Navy Nuclear Power Chief Says Unmanned Systems Are Future Of Submarine Warfare (Defense Daily). Unmanned systems will revolutionize undersea warfare much in the manner that nuclear propulsion did, the Navy’s new nuclear reactors chief said Oct. 21. “I think we have an imperative, now, to transform undersea warfare by exploiting the use of unmanned vehicles, autonomous assets and the supporting systems,” Adm. Frank Caldwell, director of the Naval Nuclear Propulsion Program, said at the Naval Submarine Leagues’ annual symposium outside Washington, D.C. “It’s the right path and I think it’s a path that is compelled out of necessity.” Potential challenges from adversaries in undersea warfare, the hiatus in submarine building taken in the 1990s and an anticipated dip in force structure in the 2020s have all created the requirement for submarines with longer strike ranges and varied mission capabilities, Caldwell said. The possibility of deploying subs to monitor or protect subsurface infrastructure, which is an emerging mission, would require subs to launch and recover submersible unmanned vehicles, he said. “When you add all these up, I think there is an imperative for us to move forward more swiftly in this unmanned realm,” he said. 


Undersea Warfare Directorate Looking To Increase Dominance Through Key Investments (US Naval Institute).  The new director of undersea warfare (OPNAV N97) is looking to extend the Navy’s asymmetrical advantage by investing in longer-range targeting, electromagnetic warfare tools and other capabilities to help submarine forces operate effectively into the future. Rear Adm. Charles Richard said at the 2015 Naval Submarine League Annual Symposium that the Commander of Submarine Forces has released a vision for the force, and Richard will determine a path to get to that vision. Among the capabilities he sees the Navy needing is putting effects on targets at longer ranges – and having the targeting and the command and control infrastructure to support longer-range strikes. While the Navy has tried to achieve long-range targeting by submarines in the past and wasn’t able to overcome technology obstacles, “we think we’re on the cusp of getting to it with our new technologies. But it’s not going to do me a lot of good to have a target-quality solution with a weapon that can go do something that I’ve been ordered to do if I’m waiting for permission to fire because my command and control networks aren’t in a position to let me go do that,” he said. “I can gain competitive advantage over a potential adversary if I can get inside his command and control loop, so we’re working on that.”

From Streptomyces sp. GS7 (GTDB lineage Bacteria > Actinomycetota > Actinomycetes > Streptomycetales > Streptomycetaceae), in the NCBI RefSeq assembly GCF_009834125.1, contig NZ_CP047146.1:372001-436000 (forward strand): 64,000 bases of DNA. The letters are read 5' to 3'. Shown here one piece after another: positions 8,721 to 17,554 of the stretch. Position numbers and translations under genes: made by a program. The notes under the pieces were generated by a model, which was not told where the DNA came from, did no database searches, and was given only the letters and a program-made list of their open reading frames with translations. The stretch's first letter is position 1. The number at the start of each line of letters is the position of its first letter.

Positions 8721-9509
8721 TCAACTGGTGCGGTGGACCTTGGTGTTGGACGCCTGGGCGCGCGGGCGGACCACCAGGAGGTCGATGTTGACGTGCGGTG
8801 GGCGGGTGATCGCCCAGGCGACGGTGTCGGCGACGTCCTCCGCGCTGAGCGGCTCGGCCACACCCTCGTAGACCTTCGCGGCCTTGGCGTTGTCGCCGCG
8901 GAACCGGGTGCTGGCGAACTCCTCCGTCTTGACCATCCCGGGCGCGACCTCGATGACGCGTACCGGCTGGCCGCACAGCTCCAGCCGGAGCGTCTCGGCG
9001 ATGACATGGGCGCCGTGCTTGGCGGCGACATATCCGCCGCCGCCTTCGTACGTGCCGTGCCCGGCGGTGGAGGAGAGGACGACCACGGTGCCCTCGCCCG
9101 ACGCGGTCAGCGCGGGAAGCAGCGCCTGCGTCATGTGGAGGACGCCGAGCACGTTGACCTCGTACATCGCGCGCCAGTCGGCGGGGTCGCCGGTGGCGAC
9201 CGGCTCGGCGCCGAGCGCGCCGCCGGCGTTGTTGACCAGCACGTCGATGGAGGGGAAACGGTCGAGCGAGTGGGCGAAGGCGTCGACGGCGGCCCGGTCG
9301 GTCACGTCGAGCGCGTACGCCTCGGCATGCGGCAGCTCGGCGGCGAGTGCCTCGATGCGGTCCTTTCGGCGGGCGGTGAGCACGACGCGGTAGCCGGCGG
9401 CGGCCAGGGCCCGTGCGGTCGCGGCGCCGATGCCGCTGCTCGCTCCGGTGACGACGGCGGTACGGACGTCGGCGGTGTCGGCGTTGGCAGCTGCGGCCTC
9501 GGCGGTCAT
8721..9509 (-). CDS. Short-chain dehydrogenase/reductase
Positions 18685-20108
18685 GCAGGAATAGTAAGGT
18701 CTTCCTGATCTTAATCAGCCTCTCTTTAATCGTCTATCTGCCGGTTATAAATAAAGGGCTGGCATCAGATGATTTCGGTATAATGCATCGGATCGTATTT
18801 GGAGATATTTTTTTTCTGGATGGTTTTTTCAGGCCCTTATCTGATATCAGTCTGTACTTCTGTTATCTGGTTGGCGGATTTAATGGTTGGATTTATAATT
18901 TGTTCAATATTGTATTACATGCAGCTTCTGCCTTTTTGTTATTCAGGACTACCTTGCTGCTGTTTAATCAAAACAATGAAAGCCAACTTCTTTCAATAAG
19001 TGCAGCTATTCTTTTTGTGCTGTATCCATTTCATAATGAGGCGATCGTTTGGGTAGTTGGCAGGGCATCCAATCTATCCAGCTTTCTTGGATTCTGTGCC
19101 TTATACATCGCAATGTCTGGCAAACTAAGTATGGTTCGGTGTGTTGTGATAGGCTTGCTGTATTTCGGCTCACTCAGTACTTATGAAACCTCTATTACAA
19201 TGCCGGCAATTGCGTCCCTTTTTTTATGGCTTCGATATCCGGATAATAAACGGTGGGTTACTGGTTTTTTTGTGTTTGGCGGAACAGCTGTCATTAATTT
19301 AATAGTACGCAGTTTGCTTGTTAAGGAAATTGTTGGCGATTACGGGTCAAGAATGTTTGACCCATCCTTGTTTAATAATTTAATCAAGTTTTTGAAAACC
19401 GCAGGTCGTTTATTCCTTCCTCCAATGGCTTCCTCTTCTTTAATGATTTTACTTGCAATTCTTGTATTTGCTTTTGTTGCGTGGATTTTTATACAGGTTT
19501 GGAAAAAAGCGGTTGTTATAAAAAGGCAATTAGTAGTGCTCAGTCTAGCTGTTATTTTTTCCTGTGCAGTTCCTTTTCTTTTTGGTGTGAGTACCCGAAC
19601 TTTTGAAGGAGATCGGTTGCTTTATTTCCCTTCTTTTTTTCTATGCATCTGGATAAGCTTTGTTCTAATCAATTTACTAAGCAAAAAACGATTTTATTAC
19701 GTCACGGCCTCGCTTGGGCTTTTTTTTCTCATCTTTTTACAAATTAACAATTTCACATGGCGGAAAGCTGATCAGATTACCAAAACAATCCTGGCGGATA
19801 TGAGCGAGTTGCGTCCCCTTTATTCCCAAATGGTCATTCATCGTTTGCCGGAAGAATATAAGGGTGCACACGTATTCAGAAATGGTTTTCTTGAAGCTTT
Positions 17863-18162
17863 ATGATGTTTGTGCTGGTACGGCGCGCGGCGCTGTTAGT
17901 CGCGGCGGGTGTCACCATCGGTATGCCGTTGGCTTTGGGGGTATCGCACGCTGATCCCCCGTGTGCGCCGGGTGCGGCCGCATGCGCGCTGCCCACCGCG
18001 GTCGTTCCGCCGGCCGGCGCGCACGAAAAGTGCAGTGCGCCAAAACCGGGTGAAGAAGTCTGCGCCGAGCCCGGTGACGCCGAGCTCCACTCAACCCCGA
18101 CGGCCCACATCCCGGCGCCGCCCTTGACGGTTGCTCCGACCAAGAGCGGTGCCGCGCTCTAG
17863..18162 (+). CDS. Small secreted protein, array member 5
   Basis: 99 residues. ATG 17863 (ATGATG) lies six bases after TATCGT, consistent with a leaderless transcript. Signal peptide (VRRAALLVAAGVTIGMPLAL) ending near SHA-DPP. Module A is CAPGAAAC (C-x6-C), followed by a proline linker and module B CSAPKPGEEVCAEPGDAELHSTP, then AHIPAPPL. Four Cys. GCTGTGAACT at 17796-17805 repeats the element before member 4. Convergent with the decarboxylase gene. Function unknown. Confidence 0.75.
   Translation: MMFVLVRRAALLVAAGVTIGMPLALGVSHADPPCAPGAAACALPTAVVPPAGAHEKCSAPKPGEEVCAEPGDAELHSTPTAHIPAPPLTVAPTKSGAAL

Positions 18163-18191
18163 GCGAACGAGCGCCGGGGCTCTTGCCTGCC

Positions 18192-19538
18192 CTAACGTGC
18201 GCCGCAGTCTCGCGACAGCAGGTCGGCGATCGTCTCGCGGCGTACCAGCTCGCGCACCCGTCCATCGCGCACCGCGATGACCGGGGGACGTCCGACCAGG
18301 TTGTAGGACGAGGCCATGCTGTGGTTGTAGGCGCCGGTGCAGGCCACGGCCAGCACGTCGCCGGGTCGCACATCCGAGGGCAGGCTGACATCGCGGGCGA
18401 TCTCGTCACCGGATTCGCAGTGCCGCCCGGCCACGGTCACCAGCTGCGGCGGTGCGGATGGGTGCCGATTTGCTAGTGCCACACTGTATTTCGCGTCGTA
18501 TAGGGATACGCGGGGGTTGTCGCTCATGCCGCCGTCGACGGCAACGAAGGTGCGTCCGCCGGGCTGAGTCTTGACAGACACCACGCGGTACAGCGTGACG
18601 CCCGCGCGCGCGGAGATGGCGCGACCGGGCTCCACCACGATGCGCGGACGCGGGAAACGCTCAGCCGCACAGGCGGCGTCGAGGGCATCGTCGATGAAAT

Navy Can’t Afford Extending Ohio Submarine Platform, Haney Says (Defense Daily).  The Navy can’t afford to further extend the life of its current Ohio-class ballistic missile submarine platform, despite an upcoming budgetary challenge on replacing it, according to a key Pentagon official. “That sub was built to last 30 years and we’ve extended it out to 42 years, longer than any other submarine we’ve operated in this country,” U.S. Strategic Command (USSTRATCOM) chief Adm. Cecil Haney said Thursday at a Defense Writers Group event in Washington. “Our backs are against the wall at this point in time.”


Navy: Future Attack Submarine Scheduled For Duty In 2044 (Seapower Magazine). The Navy is planning to field a new-design nuclear-powered attack submarine (SSN) in 2044, a Navy official said. Speaking Oct. 22 to an audience at the Naval Submarine League’s annual symposium, George Drakely, executive director of the Program Executive Office-Submarines, said the service plans to begin an analysis of alternatives in 2024 for the design, designated SSN(X). Drakely said the Navy expects to begin construction of the SSN(X) in 2034. He said that affordability will be a key focus of the design, leveraging the technology existing at the time. He expects the SSN(X) to make extensive use of off-board sensors. The SSN(X) will follow the production of 48 Virginia-class SSNs, with the last scheduled for delivery in 2034. 


<< first < Prev 1 2 3 4 Next > last >>

Page 1 of 4
powered by MemberClicks